Apparently, in 1966, 13 years after Golding published his The Lord of the Flies, six boys from a Catholic school in Nuku‘alofa on the island of Tonga ― half European and the other half Pacific Islanders, ranging from 13 to 16 years old ― thought it would be better to ditch school one day and venture out on a lark on the ocean without a map, without a plan and without a clue. (Coincidently, this perfectly describes my childhood. You gentlemen know what I’m talking about.)

Their plan was to make their way to Fiji (500 miles away) or even to New Zealand (1600 miles further). They “liberated” a boat and took with them little more than some bananas, coconuts and a small gas burner. A storm overtook them after the boys fell asleep and they drifted for eight days without food or water. They carefully shared the water they managed to collect. They were shipwrecked for 15 months on a deserted island named Ata.

The boys in The Lord of the Flies starting fighting simply because they allowed the signal fire to burn out. These actual kids managed to keep the fire burning for more than a year. The Catholics kids on Ata agreed to work in teams of two, creating a work schedule. They sometimes quarreled, as boys do, but all problems were resolved with a timeout. Every day began and ended with songs and prayers.

Disaster struck when a boy fell off a cliff and broke his leg. The other boys tended to the injury and managed to set it — like professionals, according to the physician who examined the kids after they were brought home.

Captain Peter Warner was en route home when he encountered Ata. As he swung by it, a young boy leapt from the tall cliffs and swam to his ship. He introduced himself as Stephen and explained that he and his schoolmates had been on the island for more than a year.

When Captain Warner examined their camp, the boys showed him their huts, vegetable gardens, chicken coops, gym, badminton court, chicken pens and a permanent signal and cooking fire. They survived initially on fish, coconuts, seabirds ― they drank the blood and ate the meat and eggs. The boys later discovered a village that had been abandoned a century earlier, chickens and gardens of wild taro, and bananas still growing.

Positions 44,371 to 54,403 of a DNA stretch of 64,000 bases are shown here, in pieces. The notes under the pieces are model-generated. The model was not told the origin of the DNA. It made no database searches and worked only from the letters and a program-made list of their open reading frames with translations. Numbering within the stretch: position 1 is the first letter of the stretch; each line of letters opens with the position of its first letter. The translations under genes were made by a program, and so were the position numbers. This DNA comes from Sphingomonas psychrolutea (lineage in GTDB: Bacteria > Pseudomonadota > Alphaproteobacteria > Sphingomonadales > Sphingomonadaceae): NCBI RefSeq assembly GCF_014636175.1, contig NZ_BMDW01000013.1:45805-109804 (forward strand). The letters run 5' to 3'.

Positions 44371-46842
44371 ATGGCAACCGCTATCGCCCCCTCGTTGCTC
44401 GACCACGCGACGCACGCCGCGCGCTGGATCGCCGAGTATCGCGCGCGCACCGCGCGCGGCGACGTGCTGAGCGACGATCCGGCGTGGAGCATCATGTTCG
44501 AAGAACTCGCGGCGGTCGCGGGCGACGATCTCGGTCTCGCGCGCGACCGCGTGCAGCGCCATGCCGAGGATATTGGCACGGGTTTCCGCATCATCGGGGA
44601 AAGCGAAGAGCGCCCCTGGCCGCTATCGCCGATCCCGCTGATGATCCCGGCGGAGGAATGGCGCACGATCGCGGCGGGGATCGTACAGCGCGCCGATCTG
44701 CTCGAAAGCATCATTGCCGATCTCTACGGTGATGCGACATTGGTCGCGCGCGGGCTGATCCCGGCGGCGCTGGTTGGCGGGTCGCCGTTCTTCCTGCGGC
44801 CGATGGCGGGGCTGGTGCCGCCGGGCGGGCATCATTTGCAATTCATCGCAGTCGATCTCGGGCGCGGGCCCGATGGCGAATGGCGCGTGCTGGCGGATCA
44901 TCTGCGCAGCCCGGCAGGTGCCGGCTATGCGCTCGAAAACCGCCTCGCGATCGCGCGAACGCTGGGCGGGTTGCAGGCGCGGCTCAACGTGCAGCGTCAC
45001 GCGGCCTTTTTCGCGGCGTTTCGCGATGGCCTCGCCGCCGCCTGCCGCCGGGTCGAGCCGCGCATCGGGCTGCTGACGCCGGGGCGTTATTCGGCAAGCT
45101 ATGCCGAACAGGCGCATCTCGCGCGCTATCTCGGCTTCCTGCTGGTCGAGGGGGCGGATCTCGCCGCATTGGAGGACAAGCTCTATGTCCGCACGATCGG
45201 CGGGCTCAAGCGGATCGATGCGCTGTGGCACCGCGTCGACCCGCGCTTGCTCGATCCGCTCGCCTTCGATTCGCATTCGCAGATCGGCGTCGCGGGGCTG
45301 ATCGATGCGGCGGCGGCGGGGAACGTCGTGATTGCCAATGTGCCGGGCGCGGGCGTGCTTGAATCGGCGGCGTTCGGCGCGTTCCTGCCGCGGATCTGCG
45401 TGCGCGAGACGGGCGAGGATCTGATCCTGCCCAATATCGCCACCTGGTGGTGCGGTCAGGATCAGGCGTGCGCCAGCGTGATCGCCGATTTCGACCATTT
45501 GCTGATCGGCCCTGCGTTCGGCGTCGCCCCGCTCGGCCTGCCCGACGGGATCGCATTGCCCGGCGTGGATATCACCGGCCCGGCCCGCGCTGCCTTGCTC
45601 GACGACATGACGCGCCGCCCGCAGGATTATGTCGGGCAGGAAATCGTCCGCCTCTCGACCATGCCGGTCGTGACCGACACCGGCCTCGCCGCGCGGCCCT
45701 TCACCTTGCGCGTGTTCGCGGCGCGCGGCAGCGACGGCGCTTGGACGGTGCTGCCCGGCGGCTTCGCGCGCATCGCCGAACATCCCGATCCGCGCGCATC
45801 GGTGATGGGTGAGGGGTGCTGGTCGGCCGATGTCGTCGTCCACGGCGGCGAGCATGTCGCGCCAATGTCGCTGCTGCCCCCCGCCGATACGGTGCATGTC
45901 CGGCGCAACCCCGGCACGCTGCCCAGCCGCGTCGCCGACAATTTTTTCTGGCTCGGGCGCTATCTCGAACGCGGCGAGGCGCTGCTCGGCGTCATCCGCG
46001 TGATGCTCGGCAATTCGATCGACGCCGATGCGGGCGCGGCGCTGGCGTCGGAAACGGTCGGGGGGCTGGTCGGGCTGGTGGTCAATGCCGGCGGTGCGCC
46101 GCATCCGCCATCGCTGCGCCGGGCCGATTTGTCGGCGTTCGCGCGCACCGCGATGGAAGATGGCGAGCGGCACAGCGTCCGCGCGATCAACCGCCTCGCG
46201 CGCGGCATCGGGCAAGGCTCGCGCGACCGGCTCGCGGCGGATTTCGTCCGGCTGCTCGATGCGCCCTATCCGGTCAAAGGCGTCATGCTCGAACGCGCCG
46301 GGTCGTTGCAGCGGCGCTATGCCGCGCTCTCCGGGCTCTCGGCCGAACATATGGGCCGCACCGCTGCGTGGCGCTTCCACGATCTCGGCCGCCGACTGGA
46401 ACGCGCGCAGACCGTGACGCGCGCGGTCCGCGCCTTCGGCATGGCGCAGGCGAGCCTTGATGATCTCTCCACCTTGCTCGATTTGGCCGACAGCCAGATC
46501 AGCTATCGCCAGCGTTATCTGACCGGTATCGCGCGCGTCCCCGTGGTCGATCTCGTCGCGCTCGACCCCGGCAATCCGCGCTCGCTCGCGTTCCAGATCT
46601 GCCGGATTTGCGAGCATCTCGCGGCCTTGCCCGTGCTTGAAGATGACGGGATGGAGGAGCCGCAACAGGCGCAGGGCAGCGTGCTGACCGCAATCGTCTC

Captain Warner ferried the boys home and they were reunited with their families.

Golding later explained in interviews that he drew the idea of the dark, beastly nature of man described in The Lord of the Flies from his own life experiences. He admitted he was an alcoholic who often suffered from depression and would beat the students in his care. “I have always understood the Nazis,” Golding conceded.

For centuries, Western culture has labored under a Manichean dualism that we never could completely excise from Western culture. People affected with this outlook celebrate death and destruction and have brought about some of the worse anti-humanistic ideas our species has ever birthed ― communism, nihilism, occultism, Freudianism, feminism, “gender theory,” extremist environmentalism, positivism, scientism, fundamentalist atheism, postmodernism and anthropological structuralism — all of which embrace anti-rationalism and anti-scientific outlooks.

To them, humans are wayward genetic accidents spawned by a violent and uncaring universe. Christians, on the other hand, have Jesus Christ, who sacrificed himself for us (John 3:16). He’s been our model and standard all these centuries.

Whereas Golding’s The Lord of the Flies is a dark, twisted and depressing view of unredeemable human nature as barely above that of a beast, the story of the Ata castaways is a testament to friendship, hope, altruism, devotion, Christianity, the goodness of human nature and the innocence of children.

Life or death. The choice is set before you. Choose life! (Deuteronomy 30:15-20)